I've always loved "The Divine Comedy" and this collection stands out from the rest of what I read this past year due solely to Birk's artwork (pictures rock!). Here, Birk has created a wonderfully rendered vision of Dante's work, setting his paintings in contemporary urban America. The above print comes from the first chapter of "Inferno," accompanying the following words:

"About halfway through the course of my pathetic life
I woke up and found myself in a stupor in some dark place.
I'm not sure how I ended up there,
I guess I had taken a few wrong turns."

Note the detail in the painting (see the McDonald's logo in the back?). He is certainly the heir to Gustave Doré, of which Birk's works are based upon here.
Be sure to check these books out if you haven't yet.

Others I absolutely loved -- but did not write about here -- were Erik Larson's "The Devil in the White City" (Vintage), Eddie Muller's "The Distance" (Uglytown), Steven Levitt and Stephen Dubner's "Freakonomics" (William Morrow) and Nick Hornby's "The Polysyllabic Spree" (Believer Books). And I should probably also mention how much I enjoyed B.R. Myers' "A Reader's Manifesto: An Attack on the Growing Pretentiousness in American Literary Prose" (Melville House), a quick little gem.

Here's to hoping I'm able to polish off even more books in 2006-- especially since I have 30 books on the shelf waiting to be read.

Saturday, January 07, 2006

Ode to the Black Table

One of my dreams this year was putting something together worthy enough for The Black Table. Sadly, it looks like I have to scratch this one off my list.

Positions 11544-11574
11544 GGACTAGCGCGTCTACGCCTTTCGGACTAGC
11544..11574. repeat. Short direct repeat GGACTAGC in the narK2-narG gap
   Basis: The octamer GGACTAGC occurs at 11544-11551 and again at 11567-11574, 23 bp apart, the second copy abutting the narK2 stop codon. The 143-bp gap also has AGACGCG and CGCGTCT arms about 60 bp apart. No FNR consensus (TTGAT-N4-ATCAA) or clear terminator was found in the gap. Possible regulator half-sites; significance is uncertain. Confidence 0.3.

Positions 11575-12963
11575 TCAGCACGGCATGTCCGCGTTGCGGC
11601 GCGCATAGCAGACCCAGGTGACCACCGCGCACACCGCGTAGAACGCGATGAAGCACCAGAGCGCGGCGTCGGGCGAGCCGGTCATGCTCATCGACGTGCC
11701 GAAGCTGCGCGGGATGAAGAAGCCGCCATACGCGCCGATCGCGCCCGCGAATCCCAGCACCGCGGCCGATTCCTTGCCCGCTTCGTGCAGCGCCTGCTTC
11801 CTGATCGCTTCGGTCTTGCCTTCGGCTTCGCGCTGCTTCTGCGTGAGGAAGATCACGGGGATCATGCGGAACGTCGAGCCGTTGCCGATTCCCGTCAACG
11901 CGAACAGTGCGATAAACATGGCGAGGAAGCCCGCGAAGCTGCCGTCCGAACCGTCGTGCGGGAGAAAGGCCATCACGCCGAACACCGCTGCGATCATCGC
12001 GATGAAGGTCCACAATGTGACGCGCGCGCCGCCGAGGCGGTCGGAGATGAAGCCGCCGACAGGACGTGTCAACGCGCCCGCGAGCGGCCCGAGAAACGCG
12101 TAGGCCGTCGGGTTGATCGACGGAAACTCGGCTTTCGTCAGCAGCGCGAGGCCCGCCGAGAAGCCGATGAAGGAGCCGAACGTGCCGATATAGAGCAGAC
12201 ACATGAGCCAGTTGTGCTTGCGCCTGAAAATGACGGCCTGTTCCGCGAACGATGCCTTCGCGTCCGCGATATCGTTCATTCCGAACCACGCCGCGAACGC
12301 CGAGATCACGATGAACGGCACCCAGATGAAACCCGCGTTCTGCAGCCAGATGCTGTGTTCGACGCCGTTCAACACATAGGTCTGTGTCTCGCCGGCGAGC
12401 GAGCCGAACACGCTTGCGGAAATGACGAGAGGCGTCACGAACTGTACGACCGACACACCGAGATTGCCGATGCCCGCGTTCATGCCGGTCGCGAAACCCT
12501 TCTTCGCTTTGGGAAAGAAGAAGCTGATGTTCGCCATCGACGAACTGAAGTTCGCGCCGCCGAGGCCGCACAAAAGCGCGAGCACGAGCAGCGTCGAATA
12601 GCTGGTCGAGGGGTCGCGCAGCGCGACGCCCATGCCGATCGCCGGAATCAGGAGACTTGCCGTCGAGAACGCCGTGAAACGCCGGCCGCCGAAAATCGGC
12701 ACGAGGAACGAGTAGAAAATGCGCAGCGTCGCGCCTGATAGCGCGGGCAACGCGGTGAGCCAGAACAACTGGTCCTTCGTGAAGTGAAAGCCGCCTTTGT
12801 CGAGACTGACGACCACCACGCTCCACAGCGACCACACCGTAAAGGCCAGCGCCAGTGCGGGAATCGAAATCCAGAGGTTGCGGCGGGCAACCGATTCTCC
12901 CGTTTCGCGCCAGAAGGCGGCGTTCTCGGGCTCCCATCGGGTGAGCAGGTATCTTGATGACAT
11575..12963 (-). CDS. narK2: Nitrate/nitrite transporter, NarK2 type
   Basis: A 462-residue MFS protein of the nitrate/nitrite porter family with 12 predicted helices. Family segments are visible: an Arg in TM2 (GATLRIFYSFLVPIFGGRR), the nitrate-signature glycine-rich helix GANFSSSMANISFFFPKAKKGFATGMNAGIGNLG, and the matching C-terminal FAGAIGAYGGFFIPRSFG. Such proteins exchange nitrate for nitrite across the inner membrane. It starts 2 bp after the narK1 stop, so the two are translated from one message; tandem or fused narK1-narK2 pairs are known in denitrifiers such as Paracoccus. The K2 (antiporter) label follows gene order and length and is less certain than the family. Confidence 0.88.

As they themselves
report, "it's with a heavy heart that we thank you all for your support and announce that in three weeks, on Friday January 27, we will no longer be updating the site."

Over the three years they've been in existence, they've publishing nearly 1,000 stories from 200 different authors. According to
FishbowlNY, they've served as an incubator for such rising talent as "[Entertainment Weekly]'s Whitney Pastorek, Salon's Lynn Harris, authors James Frey, Jonathan Ames and Tom Perotta, ESPN's Dan Shanoff, Lindsayism's Lindsay Robertson, Paper/The Corsair's Ron Mwangaguhunga, Glamour's Melissa Walker, Gawker's Jessica Coen, plus MB's own Claire Zulkey, Jamie Frevele, Greg Lindsay, Rachel Kramer Bussel, and, yes, your hardy fishblogger Rachel Sklar. (P.S. That's not an exhaustive list.)"

Fare thee well, Black Table-- you will be missed muchly.

Wednesday, January 04, 2006

"Don't Tell the Mermaids Where I'm Goin'"

Over the past few days, I've found myself fascinated with Beck's new CD, "Guerolito," essentially a remix of his earlier-in-2005 album, "Guero." I've been listening to it at home, on the subway, at work-- it's that damn good. It's also very quirky.

Each song from "Guero" appears here in a very different form, with Air and Ad Rock of the Beastie Boys two of the most notable contributors. There is one extra, added song that hasn't appeared on any other album that appears here as well, called "Clap Hands." This is the one song I can't get out of my head (you can listen to a portion of it

Between this and the Gorillaz album, I just hope I don't turn into
this guy.

Monday, January 02, 2006

Thankfully, A New Year

This past year was a hard one, to put it mildly, as my father passed away in May. There are no words I can put here that fully tell how much pain I still feel from this loss. So I'm glad 2006 -- a new year -- is now upon us. Thank God. Every day, I'm still mourning my dad, but it's a chance for a new start; may this year be less tumultuous for all.

My one resolution for the year: Enjoy life to the fullest.